Our eyes, like every other part of the body, will function better or worse, depending on how we use them. Normal treatment for poor sight is the prescription of eyeglasses, which temporarily correct our vision, but do not alter the reasons for the deterioration in the first place. Whether you need glasses or not, just learning a few techniques can improve our eyes and help them function better.
At Work Our eyes function at optimum levels when they are relaxed and moving, and strain while fixed on one object. If you spend hours in front of a computer, make sure you maintain good posture to allow circulation to your neck and head. Your computer screen should be two feet away from you and just below your natural line of sight. Take a 30 second break every 15 minutes, and a longer one every hour. During rest, close your eyes or blink often and change focal points from near to far.
Electronic equipment can cause dehydration, which constricts the vascular system and reduces circulation, so make sure to drink lots of water throughout your day. At Play Watching moving objects is an excellent way to relax your eyes. If you’re taking a walk outside, explore all distances to give your eyes and mind the opportunity to change focus.
When playing with your kids, toss a ball back and forth trying to keep your eye focused on the moving object. Eating Avoid reading or watching television while eating. Good digestion is important for healthy vision.
Eat a diet of 80% high-density water-content foods, (fresh fruits and vegetables) and 20% concentrated foods (meat, grains, cheese, legumes etc). Reduce or eliminate caffeine and sugars which contribute to dehydration.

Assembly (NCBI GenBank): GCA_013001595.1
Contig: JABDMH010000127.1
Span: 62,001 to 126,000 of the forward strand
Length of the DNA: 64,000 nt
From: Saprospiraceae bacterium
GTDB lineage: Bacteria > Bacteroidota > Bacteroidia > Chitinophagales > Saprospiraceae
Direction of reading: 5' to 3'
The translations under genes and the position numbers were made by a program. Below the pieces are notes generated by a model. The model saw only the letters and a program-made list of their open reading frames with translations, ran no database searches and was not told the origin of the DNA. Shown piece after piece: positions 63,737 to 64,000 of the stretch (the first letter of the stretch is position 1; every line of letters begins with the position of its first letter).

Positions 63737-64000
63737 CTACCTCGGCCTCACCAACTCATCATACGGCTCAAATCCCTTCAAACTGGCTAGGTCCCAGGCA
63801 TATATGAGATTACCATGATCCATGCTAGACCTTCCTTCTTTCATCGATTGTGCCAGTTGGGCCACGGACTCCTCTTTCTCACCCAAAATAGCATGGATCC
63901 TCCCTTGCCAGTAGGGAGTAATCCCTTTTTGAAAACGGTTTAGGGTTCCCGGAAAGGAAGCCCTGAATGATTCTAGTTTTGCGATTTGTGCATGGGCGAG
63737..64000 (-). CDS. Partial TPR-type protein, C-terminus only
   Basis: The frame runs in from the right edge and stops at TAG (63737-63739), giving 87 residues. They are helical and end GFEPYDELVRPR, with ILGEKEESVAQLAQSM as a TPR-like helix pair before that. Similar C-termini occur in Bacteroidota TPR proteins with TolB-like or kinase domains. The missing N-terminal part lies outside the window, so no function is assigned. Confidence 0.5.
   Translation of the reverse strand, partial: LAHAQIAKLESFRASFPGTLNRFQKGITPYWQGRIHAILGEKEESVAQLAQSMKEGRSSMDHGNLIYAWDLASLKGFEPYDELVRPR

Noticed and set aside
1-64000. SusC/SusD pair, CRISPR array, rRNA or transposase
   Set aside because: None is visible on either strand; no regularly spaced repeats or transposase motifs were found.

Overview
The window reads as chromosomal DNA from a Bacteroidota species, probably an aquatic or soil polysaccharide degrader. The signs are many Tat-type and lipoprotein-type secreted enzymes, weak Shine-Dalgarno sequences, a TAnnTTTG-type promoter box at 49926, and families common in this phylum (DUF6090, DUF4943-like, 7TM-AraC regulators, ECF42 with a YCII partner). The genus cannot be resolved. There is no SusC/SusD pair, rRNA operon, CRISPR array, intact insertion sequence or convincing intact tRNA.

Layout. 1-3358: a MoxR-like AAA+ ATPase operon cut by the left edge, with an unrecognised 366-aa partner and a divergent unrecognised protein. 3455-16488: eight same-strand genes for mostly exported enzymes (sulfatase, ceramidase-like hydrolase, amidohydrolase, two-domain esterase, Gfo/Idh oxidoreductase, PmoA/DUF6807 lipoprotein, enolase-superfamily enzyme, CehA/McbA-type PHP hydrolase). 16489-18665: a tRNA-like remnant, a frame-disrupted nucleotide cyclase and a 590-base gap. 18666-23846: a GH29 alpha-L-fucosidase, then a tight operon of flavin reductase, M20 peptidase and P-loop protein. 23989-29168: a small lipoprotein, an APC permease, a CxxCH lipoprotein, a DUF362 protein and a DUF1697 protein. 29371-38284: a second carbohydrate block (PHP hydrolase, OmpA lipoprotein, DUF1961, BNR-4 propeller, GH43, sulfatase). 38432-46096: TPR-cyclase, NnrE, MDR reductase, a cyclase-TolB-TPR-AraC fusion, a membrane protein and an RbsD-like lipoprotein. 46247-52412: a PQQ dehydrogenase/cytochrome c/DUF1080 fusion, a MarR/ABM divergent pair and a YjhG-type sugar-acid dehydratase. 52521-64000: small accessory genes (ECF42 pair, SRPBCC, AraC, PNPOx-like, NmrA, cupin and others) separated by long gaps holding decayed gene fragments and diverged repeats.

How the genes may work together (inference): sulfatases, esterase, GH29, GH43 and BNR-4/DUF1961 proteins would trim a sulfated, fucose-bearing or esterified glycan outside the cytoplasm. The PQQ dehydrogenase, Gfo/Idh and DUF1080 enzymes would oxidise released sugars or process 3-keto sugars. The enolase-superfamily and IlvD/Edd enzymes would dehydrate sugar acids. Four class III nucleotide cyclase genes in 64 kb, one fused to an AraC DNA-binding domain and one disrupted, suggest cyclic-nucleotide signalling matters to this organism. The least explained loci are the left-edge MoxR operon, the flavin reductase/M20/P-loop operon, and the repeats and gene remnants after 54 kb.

Chow Down See Better
- Avocados contain lutein and carotene that fight eye diseases.
- Eggs Nutrients in the yolk reduce the risk of cataracts.
- Dha-rich Salmon provides structural support to cell membranes in eyes.
- Garlic, onions, capers and shallots produce glutathione antioxidants that benefits the lens of the eye.
- Spinach, cabbage and broccoli, rich in carotenoids, prevent cell degeneration of the eyes.
- Carrots, squash, pumpkins and sweet potatoes contain beta-carotene and vitamin A, necessary for preventing cellular and tissue damage.
- Dark chocolate and red wine contain flavonoids, which protect blood vessels in eyes and help improve vision.
- Bilberries contain anthocyanosides which improve blood supply to the eye.
It only takes 30 seconds out of your day, but taking time to do the Amsler Grid self-test for eye disease at home could prevent you from suddenly losing your sight. Go to cnib.ca to learn more and download a free copy of the grid. TIP Studies show eating oily fish (like salmon) at least once a week reduces your risk of developing NV-AMD by 50%